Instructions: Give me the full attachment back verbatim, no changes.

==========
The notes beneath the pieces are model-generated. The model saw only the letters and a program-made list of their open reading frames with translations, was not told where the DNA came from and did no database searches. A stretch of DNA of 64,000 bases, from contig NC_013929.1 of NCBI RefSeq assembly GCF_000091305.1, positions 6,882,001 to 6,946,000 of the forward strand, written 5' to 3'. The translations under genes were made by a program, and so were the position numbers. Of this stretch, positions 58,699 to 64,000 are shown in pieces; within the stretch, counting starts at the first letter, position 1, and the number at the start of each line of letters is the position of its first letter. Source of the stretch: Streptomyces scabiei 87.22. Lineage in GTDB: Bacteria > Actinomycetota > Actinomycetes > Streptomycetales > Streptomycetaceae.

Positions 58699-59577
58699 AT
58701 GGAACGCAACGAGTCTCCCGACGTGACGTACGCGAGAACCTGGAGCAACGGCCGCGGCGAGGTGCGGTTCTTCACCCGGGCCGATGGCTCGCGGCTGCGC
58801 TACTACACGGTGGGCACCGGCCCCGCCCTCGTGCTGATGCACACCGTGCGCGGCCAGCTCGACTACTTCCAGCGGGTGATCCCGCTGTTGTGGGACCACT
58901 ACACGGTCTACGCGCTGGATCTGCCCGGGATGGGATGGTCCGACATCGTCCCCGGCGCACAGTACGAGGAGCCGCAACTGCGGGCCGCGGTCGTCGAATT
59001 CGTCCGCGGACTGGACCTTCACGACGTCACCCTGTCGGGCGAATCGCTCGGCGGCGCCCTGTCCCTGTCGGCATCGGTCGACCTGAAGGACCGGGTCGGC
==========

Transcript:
The notes beneath the pieces are model-generated. The model saw only the letters and a program-made list of their open reading frames with translations, was not told where the DNA came from and did no database searches. A stretch of DNA of 64,000 bases, from contig NC_013929.1 of NCBI RefSeq assembly GCF_000091305.1, positions 6,882,001 to 6,946,000 of the forward strand, written 5' to 3'. The translations under genes were made by a program, and so were the position numbers. Of this stretch, positions 58,699 to 64,000 are shown in pieces; within the stretch, counting starts at the first letter, position 1, and the number at the start of each line of letters is the position of its first letter. Source of the stretch: Streptomyces scabiei 87.22. Lineage in GTDB: Bacteria > Actinomycetota > Actinomycetes > Streptomycetales > Streptomycetaceae.

Positions 58699-59577
58699 AT
58701 GGAACGCAACGAGTCTCCCGACGTGACGTACGCGAGAACCTGGAGCAACGGCCGCGGCGAGGTGCGGTTCTTCACCCGGGCCGATGGCTCGCGGCTGCGC
58801 TACTACACGGTGGGCACCGGCCCCGCCCTCGTGCTGATGCACACCGTGCGCGGCCAGCTCGACTACTTCCAGCGGGTGATCCCGCTGTTGTGGGACCACT
58901 ACACGGTCTACGCGCTGGATCTGCCCGGGATGGGATGGTCCGACATCGTCCCCGGCGCACAGTACGAGGAGCCGCAACTGCGGGCCGCGGTCGTCGAATT
59001 CGTCCGCGGACTGGACCTTCACGACGTCACCCTGTCGGGCGAATCGCTCGGCGGCGCCCTGTCCCTGTCGGCATCGGTCGACCTGAAGGACCGGGTCGGC